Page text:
A Mutation Protection for Alzheimer's


For years scientists have been working with a large multi-generational Columbian family to help understand Alzheimer's Disease.

They have a mutation called paisa that causes many in the six thousand member clan to develop dementia in their forties or even younger. But among them, one got a mild case of dementia at the later age of sixty-seven. When he died at seventy-four from pneumonia, the family donated his brain for study.

Brain scans showed high levels of the sticky protein called beta-amyloid as well as a proten called tau. Both are thought to damage and kill neurons that lead to Alzheimer's.

But the area of his brain important in memory had low levels of the protein tau. So, his brain mirrored someone with severe dementia and yet his disease progressed more slowly.

Then researchers found another mutation in a gene called Reelin which is linked to neurological diseases such as schizophrenia and autism spectrum disorder. Reelin encodes a protein important for brain cell function and had never been linked to dementia before.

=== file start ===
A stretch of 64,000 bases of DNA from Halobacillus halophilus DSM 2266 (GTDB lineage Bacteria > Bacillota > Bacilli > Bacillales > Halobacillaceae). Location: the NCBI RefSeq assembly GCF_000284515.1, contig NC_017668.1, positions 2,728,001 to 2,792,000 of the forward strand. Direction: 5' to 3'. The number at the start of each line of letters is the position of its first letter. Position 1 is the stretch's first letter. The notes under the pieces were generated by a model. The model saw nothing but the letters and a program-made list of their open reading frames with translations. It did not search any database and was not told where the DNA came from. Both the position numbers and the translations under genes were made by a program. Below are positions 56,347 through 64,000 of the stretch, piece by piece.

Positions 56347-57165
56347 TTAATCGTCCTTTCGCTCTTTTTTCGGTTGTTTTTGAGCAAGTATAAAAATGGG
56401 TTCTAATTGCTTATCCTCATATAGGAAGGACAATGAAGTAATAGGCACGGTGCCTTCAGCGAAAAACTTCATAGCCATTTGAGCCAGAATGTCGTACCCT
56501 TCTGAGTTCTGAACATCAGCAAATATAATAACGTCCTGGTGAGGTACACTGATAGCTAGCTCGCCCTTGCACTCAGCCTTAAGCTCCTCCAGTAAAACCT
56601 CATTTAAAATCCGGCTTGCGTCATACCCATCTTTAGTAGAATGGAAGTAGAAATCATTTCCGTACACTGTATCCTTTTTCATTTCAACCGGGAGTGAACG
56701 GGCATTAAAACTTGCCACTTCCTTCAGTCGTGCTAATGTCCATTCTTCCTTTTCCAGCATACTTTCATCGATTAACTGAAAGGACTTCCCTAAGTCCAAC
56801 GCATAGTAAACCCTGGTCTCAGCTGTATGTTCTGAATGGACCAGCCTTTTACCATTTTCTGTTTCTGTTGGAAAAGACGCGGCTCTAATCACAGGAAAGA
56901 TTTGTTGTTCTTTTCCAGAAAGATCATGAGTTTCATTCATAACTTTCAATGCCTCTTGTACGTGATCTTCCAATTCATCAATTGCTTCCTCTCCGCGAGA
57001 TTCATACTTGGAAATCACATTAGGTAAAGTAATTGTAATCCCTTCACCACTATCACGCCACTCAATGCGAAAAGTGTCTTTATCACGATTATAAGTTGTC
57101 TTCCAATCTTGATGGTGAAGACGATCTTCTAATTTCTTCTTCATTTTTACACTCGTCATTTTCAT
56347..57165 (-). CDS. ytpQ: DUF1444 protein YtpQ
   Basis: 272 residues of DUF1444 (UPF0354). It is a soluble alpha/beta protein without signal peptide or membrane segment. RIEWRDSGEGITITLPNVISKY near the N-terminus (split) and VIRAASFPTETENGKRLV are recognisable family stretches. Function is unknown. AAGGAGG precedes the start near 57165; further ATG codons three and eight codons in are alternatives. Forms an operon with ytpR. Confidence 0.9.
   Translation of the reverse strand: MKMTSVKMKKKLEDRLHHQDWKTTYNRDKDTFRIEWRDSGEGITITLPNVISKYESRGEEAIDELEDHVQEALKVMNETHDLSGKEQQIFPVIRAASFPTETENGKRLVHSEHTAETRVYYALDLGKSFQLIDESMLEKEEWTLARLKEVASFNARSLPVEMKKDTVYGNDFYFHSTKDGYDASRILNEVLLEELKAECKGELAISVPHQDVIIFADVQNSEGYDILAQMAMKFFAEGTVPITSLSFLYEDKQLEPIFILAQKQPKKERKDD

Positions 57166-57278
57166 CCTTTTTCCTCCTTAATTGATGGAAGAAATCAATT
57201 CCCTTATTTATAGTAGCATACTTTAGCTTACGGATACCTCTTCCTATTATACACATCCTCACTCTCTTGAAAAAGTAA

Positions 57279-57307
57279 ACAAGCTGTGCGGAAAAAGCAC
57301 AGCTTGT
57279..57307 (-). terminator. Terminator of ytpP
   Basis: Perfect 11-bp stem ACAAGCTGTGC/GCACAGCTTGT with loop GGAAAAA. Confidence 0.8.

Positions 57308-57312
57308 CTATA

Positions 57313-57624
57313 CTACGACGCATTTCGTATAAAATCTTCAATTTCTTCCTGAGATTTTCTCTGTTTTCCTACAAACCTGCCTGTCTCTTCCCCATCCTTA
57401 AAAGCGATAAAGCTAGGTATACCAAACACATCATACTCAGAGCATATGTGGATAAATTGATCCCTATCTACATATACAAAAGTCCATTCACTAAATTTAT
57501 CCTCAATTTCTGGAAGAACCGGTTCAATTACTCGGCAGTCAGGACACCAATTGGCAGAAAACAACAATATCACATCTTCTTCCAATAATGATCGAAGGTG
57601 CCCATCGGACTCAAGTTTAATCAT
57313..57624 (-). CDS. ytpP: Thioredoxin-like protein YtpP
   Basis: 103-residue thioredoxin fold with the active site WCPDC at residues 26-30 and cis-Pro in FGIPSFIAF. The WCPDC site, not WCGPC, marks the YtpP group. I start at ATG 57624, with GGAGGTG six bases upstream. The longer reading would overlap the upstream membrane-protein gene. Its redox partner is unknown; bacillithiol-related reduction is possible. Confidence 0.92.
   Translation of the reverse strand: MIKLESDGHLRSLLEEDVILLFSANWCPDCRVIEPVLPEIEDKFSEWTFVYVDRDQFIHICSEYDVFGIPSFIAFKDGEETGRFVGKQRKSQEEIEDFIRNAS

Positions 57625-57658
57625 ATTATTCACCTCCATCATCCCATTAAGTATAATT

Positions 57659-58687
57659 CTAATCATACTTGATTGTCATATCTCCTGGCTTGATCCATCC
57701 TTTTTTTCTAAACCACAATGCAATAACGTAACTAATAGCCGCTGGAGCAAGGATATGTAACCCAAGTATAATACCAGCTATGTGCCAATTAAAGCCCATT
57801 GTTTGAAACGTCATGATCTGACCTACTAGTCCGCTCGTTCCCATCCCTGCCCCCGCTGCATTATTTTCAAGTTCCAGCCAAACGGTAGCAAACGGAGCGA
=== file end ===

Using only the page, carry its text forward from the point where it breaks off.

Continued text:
Mice with the same Reelin mutation these mice differences in tau modification that prevented its accumulation around neurons just like in the man's brain.

Because the man was more resistant to Alzheimer's despite the accumulation of beta-amyloid plaques, these plaques may not play the role we thought.

Given the terrible toll of this disease and that far more people will develop it in the future finding treatments that work is crucial.

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